I referenced The Savage Damsel and the Dwarf in a previous list – and while that book is hilarious, the rest of the series is also very funny. From trope trolling to much-needed sense in the King Arthur narrative, Morris does a fantastic job of retelling these stories. There are fairies, knights in disguise, knights who take vows of silence (which he talks about endlessly), and loads of fair (?) maidens. There are sword fights and romances, and lots of absurd lines. Why haven’t you read one yet?

It’s like if the funniest bits of Monty Python were collected in a less crude book

8. Much Ado About Nothing by William Shakespeare

I’ve mentioned how much I love this play before, so I’ll be brief: it’s really funny, and you should read it often. And the movie versions are all pretty good!

He isn’t in love – he has a toothache. Obviously.

9. The Rook by Daniel O’Malley

Imagine waking up with no memory, surrounded by bodies, with a strange letter telling you that you were a high-level supernatural operative, and someone wants you dead. That’s exactly what happens to Myfanwy Thomas. It doesn’t sound funny – but it’s the start of a hilarious yet suspenseful adventure yarn that is also one of the strangest books I’ve ever read. The part where they try to read the oracle – SO FUNNY! Better still, the sequel FINALLY comes out this June!!

10. Fruits Basket by Natsuki Takaya

Ohhhh Haru . . .

The anime is funny, but the manga is even better. The characters range from quirky to downright terrifying – but they’re all pretty hilarious. It’s amazing how mangas can jump from cute to terrifying to hilarious to crazy and back again in a matter of pages . . .

Honorable mentions – The Time Paradox, Piratica, Adulthood is a Myth, Naruto, The Thief, On the Edge of the Dark Sea of Darkness . . .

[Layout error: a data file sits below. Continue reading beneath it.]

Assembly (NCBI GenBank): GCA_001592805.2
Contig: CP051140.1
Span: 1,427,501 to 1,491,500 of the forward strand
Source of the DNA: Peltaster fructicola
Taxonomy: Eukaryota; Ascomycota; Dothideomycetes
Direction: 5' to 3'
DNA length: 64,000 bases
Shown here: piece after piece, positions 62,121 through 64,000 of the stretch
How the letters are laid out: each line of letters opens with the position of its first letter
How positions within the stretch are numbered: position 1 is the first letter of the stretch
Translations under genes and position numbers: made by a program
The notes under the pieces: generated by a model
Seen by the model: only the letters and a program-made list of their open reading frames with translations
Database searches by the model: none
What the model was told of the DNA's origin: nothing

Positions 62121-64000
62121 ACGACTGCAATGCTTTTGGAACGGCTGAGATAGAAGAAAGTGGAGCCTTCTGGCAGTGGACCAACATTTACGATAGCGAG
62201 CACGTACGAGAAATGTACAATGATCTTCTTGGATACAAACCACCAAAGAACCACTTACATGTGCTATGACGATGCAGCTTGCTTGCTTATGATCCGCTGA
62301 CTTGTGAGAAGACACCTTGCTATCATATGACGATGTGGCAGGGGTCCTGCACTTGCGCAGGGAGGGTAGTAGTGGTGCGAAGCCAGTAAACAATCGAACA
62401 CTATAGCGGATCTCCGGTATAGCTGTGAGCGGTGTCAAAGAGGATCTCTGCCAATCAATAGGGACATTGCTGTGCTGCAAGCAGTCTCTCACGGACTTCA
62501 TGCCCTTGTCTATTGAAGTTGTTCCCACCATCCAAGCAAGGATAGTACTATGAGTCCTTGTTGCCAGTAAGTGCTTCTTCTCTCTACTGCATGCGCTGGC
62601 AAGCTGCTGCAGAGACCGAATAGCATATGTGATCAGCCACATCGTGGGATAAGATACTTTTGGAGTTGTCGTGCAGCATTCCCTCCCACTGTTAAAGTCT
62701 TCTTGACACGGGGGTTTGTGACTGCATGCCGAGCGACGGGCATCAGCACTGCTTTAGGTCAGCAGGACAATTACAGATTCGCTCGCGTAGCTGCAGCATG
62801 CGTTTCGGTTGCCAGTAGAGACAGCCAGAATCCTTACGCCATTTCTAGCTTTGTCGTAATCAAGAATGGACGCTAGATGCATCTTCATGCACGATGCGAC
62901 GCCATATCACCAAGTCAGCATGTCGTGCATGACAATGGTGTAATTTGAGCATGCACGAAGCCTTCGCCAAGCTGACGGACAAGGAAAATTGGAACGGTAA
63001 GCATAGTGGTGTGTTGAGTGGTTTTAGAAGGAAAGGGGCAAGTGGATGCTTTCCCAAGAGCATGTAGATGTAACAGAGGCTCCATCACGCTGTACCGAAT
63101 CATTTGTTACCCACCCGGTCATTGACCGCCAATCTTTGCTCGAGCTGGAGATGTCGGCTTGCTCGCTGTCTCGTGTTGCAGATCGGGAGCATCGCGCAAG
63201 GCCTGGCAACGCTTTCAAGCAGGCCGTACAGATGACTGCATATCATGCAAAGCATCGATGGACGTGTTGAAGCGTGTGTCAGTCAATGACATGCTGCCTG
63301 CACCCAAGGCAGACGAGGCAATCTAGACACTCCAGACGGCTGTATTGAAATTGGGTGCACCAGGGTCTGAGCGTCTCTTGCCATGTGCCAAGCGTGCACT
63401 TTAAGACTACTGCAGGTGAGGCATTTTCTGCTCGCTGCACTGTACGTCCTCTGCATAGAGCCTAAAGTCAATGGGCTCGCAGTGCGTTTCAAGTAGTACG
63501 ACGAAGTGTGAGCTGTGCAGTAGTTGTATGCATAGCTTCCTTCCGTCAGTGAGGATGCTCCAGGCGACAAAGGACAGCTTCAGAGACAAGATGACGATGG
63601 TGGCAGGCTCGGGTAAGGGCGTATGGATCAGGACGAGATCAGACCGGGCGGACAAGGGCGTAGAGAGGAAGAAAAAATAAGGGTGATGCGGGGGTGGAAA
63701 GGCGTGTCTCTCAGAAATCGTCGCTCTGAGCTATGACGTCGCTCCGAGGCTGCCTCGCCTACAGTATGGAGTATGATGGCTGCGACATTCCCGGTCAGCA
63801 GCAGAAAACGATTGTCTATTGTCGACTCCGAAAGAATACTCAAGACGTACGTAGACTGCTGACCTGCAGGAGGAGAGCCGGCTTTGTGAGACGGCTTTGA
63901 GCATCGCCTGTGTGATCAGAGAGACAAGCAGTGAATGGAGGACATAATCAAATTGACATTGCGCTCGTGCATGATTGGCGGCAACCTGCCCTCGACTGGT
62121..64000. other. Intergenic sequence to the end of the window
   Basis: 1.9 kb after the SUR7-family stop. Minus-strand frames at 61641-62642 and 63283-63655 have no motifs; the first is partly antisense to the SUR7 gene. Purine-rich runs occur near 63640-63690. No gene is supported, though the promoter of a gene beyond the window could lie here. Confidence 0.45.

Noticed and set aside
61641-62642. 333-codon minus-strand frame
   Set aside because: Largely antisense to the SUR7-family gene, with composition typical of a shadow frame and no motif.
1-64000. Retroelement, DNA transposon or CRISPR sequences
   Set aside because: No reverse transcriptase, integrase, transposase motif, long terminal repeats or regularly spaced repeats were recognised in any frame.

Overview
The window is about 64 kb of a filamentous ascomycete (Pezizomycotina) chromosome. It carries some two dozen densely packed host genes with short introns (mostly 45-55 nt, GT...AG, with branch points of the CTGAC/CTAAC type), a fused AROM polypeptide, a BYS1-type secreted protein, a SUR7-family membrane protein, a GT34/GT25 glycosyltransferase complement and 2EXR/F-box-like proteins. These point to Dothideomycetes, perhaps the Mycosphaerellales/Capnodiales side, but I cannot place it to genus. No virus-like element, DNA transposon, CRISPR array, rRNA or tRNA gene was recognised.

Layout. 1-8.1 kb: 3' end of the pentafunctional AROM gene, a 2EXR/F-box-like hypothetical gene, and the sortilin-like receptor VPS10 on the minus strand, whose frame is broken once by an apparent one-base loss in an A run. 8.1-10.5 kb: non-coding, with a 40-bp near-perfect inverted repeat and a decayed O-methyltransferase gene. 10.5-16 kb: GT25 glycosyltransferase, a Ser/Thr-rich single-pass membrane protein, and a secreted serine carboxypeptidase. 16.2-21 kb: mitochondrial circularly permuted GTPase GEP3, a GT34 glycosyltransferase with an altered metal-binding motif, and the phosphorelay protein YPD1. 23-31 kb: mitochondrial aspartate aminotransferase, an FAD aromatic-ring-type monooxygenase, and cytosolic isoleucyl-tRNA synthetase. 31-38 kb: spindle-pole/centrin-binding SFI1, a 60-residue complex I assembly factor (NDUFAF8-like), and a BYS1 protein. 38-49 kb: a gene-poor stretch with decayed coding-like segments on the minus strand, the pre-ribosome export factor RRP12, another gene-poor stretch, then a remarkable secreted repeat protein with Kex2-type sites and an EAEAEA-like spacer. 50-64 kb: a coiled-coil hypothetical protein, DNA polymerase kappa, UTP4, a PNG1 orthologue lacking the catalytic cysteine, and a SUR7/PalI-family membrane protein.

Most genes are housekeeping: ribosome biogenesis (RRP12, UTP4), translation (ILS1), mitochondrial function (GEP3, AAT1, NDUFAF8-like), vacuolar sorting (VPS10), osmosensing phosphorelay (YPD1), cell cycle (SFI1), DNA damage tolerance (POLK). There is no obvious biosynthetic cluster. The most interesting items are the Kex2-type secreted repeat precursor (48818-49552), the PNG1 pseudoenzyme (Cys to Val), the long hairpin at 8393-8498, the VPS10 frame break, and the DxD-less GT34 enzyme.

Have you read any of these books, or do you plan to read them? What is one of the funniest books you’ve ever read?

A Brief Update on Knight of the Blue Surcoat

“Houston – we have a release date”(partially) . . .

Most of you probably know that I have a novel coming out this summer (screams inside every time she writes that)

Okay – maybe it’s not quite like winning an Oscar – BUT IT FEELS LIKE IT
Anyhow, I finally have a month – Knight of the Blue Surcoat is scheduled for release in AUGUST 2016. I’m still waiting to hear back on the exact date, but we are closer. Excuse me while I go off to do an excited dance . . .
B.A.P, everyone

There – now that I’m back – a few details:

  1. Any Advance Reader Copies should be available as soon as the layout is done. If you are a blogger/reviewer and are interested in reading a YA King Arthur retelling in exchange for an honest review, get in touch with me through the comments form. If I’ve already talked to you about this, I’ll contact you with details as soon as I have them. Savvy?
  2. PDF Advance copies are my publisher’s preferred format – just so you know. If this is a problem, make sure to tell me 🙂
  3. If this sounds interesting to you, but you have no idea what I’m talking about – Knight of the Blue Surcoat is a historical adventure fantasy about King Arthur’s daughter.

Here’s the synopsis (again, for some of you):

Being King Arthur’s daughter isn’t easy, but being his only heir is a nightmare. Sixteen-year old Melora has struggled with her role ever since her older brother was trampled to death in a hunting accident. Her father raised her to be a warrior queen, but Melora is too valuable to be allowed to test herself beyond the castle walls. She is trapped, surrounded by suitors who want her kingdom, and suffocated by her parents’ love. She wants to escape, but how can she leave when even the sight of a horse makes her paralyzed with fear?

Prince Orlando is expendable. His arrogant brothers and distant father were thrilled for him (and his prize stallion) to leave tiny Thessaly. Orlando heard tales of Arthur’s court, where men are measured by their worth. He came to prove himself; he didn’t plan on Melora. Her fear of horses is a challenge Orlando is willing to take, but befriending the princess earns him powerful enemies, including the wizard Merlin and Melora’s many suitors.